Please use this identifier to cite or link to this item: https://hdl.handle.net/20.500.12530/55790
Title: Impact of smoking on COVID-19 outcomes: a HOPE Registry subanalysis.
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Issue Date: 17-Jun-2021
Citation: BMJ Nutr Prev Health.2021;(4)1:285-292
Abstract: Smoking has been associated with poorer outcomes in relation to COVID-19. Smokers have higher risk of mortality and have a more severe clinical course. There is paucity of data available on this issue, and a definitive link between smoking and COVID-19 prognosis has yet to be established. We included 5224 patients with COVID-19 with an available smoking history in a multicentre international registry Health Outcome Predictive Evaluation for COVID-19 (NCT04334291). Patients were included following an in-hospital admission with a COVID-19 diagnosis. We analysed the outcomes of patients with a current or prior history of smoking compared with the non-smoking group. The primary endpoint was all-cause in-hospital death. Finally, 5224 patients with COVID-19 with available smoking status were analysed. A total of 3983 (67.9%) patients were non-smokers, 934 (15.9%) were former smokers and 307 (5.2%) were active smokers. The median age was 66 years (IQR 52.0-77.0) and 58.6% were male. The most frequent comorbidities were hypertension (48.5%) and dyslipidaemia (33.0%). A relevant lung disease was present in 19.4%. In-hospital complications such sepsis (23.6%) and embolic events (4.3%) occurred more frequently in the smoker group (p Smoking has a negative prognostic impact on patients hospitalised with COVID-19.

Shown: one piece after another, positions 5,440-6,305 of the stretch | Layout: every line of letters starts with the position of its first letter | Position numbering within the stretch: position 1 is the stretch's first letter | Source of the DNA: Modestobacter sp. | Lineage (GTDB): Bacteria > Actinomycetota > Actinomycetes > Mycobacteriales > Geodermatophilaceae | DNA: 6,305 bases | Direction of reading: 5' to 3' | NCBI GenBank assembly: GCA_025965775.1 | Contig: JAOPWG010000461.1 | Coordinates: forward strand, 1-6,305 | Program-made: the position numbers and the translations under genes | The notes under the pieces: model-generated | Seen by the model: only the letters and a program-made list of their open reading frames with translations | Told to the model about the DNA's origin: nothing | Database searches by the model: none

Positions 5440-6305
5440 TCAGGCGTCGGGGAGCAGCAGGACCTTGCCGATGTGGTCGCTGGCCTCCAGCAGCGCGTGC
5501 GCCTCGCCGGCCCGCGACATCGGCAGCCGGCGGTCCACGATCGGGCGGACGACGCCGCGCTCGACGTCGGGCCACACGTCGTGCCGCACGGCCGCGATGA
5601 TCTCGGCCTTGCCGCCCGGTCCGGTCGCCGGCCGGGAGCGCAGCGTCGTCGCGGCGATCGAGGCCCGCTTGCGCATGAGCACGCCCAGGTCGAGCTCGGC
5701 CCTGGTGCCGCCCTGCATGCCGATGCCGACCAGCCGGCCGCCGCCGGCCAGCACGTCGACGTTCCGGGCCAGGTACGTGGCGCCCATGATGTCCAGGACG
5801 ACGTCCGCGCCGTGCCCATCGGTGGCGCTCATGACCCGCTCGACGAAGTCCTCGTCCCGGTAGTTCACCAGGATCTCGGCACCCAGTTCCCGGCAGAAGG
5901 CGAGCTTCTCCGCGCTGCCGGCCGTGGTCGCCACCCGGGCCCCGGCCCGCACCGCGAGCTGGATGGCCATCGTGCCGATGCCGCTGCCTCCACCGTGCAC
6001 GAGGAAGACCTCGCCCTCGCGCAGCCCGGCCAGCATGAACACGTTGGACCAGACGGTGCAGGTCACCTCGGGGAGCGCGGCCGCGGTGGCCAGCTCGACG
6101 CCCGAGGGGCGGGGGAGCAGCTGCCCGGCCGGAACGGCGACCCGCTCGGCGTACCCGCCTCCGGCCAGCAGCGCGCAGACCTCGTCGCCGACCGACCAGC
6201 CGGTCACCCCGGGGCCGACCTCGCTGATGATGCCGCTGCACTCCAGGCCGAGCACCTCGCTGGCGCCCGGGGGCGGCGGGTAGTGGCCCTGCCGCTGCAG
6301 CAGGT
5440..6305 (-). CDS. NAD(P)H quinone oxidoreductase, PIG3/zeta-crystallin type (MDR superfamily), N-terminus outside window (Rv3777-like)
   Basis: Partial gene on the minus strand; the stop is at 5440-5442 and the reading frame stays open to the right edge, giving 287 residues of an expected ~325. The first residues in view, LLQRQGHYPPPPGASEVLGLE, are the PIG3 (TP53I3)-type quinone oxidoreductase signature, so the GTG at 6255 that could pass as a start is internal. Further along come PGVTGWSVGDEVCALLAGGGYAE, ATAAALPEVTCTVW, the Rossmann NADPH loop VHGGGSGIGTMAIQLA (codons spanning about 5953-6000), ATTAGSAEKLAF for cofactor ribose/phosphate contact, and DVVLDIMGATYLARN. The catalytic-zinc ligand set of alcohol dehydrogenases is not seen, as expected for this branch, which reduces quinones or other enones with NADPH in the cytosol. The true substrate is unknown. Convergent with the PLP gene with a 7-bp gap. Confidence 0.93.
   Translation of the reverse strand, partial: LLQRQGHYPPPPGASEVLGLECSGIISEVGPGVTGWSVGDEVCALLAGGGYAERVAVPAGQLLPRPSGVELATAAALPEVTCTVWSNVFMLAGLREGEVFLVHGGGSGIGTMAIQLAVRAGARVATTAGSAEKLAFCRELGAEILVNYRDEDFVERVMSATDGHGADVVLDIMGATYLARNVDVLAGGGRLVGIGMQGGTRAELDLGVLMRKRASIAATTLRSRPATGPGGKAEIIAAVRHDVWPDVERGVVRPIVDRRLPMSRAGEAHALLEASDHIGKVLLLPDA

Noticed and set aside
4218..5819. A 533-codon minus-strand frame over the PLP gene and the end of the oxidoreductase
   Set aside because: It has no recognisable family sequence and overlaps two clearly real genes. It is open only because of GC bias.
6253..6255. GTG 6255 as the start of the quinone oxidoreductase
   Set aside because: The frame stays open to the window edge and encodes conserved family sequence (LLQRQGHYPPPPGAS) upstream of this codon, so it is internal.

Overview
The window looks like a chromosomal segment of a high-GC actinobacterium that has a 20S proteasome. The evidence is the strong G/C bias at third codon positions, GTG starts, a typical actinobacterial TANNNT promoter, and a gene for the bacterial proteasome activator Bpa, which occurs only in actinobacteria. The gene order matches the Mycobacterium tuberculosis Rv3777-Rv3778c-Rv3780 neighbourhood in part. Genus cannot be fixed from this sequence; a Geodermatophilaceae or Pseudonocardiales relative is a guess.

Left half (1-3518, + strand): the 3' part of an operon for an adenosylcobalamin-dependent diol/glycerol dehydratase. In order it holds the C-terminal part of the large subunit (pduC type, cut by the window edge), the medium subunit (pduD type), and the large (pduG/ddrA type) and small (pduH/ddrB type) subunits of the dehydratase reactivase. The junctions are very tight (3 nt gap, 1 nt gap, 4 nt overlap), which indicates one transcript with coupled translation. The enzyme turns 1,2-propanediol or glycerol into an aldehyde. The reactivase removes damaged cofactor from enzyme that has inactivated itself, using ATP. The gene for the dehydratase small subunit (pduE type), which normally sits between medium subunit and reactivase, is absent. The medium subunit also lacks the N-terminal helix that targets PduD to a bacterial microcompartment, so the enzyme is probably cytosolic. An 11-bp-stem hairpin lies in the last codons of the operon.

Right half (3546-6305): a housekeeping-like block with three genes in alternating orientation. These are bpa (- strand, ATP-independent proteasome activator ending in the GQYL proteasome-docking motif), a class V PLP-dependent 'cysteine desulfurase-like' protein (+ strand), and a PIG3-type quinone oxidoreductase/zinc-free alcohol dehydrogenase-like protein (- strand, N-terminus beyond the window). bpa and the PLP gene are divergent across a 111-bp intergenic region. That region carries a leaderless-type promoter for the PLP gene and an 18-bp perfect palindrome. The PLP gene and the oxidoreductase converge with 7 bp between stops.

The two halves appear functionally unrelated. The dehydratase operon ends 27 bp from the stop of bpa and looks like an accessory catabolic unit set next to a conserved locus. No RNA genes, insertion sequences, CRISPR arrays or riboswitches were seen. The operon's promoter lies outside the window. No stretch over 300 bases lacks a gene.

PMID: 34308137
URI: https://hdl.handle.net/20.500.12530/55790
Rights: openAccess
Appears in Collections:Fundaciones e Institutos de Investigación > FIIB H. U. Infanta Sofía y H. U. Henares > Artículos

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